The crash that left Alonso ‘lucky to be alive’

Thankfully, the sight of Formula 1 cars flying through the air after a high-speed crash are mercifully rare, although it does happen.

They are either caused by one driver making a minor misjudgement in a braking zone and going flying over the back of another car or through some sort of mechanical failure – as was evidenced by Marcus Ericsson’s flips for Sauber at the 2018 Italian Grand Prix.

But one of the most violent of all came for Fernando Alonso at the 2016 Australian Grand Prix, in which the two-time World Champion was fortunate to walk away largely uninjured.

As ever, Melbourne hosted the opening race of 2016, with Lewis Hamilton on pole, Nico Rosberg second, Sebastian Vettel third, Alonso 11th and Esteban Gutierrez 20th.

At lights out, Vettel rocketed away from third to lead as Hamilton was shuffled down to fifth as Rosberg ran second, with overtaking proving difficult.

On Lap 17, Alonso was tucked up behind Gutierrez in Haas’s first-ever race, going nowhere quickly as he attempted to move to the outside of Turn 3 to swoop around the Mexican.

Only, this time, Alonso’s reaction time was just a fraction too slow as he rammed the back of the Haas and hti the outside wall at such an angle, no speed was able to be bled off.

Out of control, the MP4-31 flipped as it disintegrated, somersaulting through the vertical as Alonso became a passenger who had no idea when his journey would end.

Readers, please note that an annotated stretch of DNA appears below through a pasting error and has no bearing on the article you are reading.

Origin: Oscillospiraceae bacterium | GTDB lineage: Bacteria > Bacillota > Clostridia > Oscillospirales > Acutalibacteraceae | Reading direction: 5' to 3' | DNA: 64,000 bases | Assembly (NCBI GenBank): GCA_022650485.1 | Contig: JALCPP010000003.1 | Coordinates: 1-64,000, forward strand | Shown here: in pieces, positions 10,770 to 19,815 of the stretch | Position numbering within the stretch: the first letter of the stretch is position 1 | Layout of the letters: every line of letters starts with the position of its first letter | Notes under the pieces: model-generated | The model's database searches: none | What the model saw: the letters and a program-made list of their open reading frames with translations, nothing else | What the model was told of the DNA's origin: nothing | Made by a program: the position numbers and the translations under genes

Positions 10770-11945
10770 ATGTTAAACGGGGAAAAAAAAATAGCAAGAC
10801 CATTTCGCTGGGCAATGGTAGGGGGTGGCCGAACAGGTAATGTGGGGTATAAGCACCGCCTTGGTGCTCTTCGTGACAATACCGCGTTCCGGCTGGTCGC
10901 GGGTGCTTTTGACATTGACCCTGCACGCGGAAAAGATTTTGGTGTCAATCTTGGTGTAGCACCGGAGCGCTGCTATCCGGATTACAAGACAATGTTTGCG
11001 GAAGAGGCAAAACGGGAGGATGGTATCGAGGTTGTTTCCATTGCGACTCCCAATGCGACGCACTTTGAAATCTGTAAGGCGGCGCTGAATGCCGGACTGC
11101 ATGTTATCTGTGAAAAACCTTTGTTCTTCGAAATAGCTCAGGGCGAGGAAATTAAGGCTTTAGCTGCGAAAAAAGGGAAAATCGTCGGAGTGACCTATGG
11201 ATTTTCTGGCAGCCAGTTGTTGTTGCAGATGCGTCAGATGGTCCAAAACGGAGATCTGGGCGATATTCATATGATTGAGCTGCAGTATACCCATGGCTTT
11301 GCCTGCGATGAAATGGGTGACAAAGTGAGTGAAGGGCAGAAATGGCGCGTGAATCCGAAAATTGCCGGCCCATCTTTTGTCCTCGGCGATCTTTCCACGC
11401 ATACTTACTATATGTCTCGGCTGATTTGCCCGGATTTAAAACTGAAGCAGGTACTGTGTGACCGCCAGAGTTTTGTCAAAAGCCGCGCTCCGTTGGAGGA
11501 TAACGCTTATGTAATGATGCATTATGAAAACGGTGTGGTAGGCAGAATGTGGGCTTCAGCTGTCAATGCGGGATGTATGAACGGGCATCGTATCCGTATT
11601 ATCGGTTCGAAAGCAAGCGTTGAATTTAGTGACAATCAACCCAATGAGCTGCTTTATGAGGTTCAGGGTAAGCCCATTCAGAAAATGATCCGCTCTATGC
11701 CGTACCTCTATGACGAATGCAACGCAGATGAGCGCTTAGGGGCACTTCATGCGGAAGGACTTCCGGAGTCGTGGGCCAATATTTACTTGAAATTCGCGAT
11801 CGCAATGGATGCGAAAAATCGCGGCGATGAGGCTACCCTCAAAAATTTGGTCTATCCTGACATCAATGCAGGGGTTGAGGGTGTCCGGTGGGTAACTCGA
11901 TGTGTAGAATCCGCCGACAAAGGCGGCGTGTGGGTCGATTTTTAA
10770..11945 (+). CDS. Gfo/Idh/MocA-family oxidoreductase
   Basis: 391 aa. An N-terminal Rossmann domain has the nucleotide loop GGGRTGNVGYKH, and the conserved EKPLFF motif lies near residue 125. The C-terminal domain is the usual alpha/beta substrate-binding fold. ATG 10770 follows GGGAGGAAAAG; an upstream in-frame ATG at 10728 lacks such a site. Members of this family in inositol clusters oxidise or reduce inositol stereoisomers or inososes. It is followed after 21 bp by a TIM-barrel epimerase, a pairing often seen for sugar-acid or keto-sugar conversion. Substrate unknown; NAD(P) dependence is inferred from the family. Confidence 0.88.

He came to rest upside down, tucked up against a wall, and wriggled out, visibly stooping to catch his breath as the red flags were thrown to clear up the considerable mess.

As with any big accident, the FIA investigated what had actually happened, with it finding that Alonso was “travelling at 313kph as he began his overtaking manoeuvre and had slowed marginally to 305kph at the point of impact, when his front-right wheel made contact with the rear-left wheel of Gutierrez’s car.

“The wall collision was made with the front left corner of the car, resulting in a peak lateral deceleration of 45G, with high acceleration levels also recorded by the ear accelerometers, demonstrating the forces on the driver’s head.

“The car rebounded and proceeded to slide along the circuit towards the gravel trap. With front-left, front-right and rear-left suspensions destroyed, the car was heavily leaning laterally on its left side as it travelled over the grass.

“This left side dug into the gravel, which rolled the car and propelled it into the air, recording a lateral deceleration of 46G.

“The car travelled in the air, rotating approximately 540 degrees (1.5 times) and was airborne for 0.9 seconds.

“On landing it made its initial contact with the ground on its rear impact absorbing structure, experiencing a peak longitudinal acceleration of 20G.”

Alonso explained afterwards: “I am lucky to be here and thankful to be here.

“I am aware that today I spent some of the luck remaining in life. I want to thank McLaren and the FIA for the safety of this car. I am alive thanks to the job of the last 10-15 years in Formula 1.”

He would miss the next race in Bahrain due to a cracked rib as Rosberg would go onto win from Hamilton as Vettel completed the podium.


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